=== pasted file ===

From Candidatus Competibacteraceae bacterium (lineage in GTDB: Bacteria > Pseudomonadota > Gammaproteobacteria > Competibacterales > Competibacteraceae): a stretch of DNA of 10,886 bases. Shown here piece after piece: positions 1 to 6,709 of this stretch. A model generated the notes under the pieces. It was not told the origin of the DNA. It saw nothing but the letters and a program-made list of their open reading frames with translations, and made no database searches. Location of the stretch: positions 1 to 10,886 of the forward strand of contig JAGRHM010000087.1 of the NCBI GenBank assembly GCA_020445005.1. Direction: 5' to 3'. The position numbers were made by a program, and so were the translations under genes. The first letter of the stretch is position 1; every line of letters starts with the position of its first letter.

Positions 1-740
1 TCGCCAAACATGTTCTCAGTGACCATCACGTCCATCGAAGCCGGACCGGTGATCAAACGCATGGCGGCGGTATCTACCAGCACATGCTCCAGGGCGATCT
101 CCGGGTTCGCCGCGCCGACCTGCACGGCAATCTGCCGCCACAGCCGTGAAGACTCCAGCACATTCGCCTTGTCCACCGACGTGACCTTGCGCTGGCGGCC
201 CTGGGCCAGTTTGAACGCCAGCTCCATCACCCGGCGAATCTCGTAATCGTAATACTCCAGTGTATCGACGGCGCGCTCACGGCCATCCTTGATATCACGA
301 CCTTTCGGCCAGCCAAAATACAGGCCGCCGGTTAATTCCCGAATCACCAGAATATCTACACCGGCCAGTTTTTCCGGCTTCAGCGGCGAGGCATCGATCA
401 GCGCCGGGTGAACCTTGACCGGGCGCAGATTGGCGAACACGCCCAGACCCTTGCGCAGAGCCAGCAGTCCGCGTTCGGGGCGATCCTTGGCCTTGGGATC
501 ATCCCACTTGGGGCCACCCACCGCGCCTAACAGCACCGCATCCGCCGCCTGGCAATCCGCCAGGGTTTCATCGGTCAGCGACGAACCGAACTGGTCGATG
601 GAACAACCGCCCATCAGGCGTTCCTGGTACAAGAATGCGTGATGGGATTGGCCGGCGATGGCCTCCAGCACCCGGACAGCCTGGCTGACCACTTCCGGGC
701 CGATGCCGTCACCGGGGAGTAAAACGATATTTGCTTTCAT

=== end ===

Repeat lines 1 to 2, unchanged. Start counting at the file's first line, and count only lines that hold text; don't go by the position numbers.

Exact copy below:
From Candidatus Competibacteraceae bacterium (lineage in GTDB: Bacteria > Pseudomonadota > Gammaproteobacteria > Competibacterales > Competibacteraceae): a stretch of DNA of 10,886 bases. Shown here piece after piece: positions 1 to 6,709 of this stretch. A model generated the notes under the pieces. It was not told the origin of the DNA. It saw nothing but the letters and a program-made list of their open reading frames with translations, and made no database searches. Location of the stretch: positions 1 to 10,886 of the forward strand of contig JAGRHM010000087.1 of the NCBI GenBank assembly GCA_020445005.1. Direction: 5' to 3'. The position numbers were made by a program, and so were the translations under genes. The first letter of the stretch is position 1; every line of letters starts with the position of its first letter.

Positions 1-740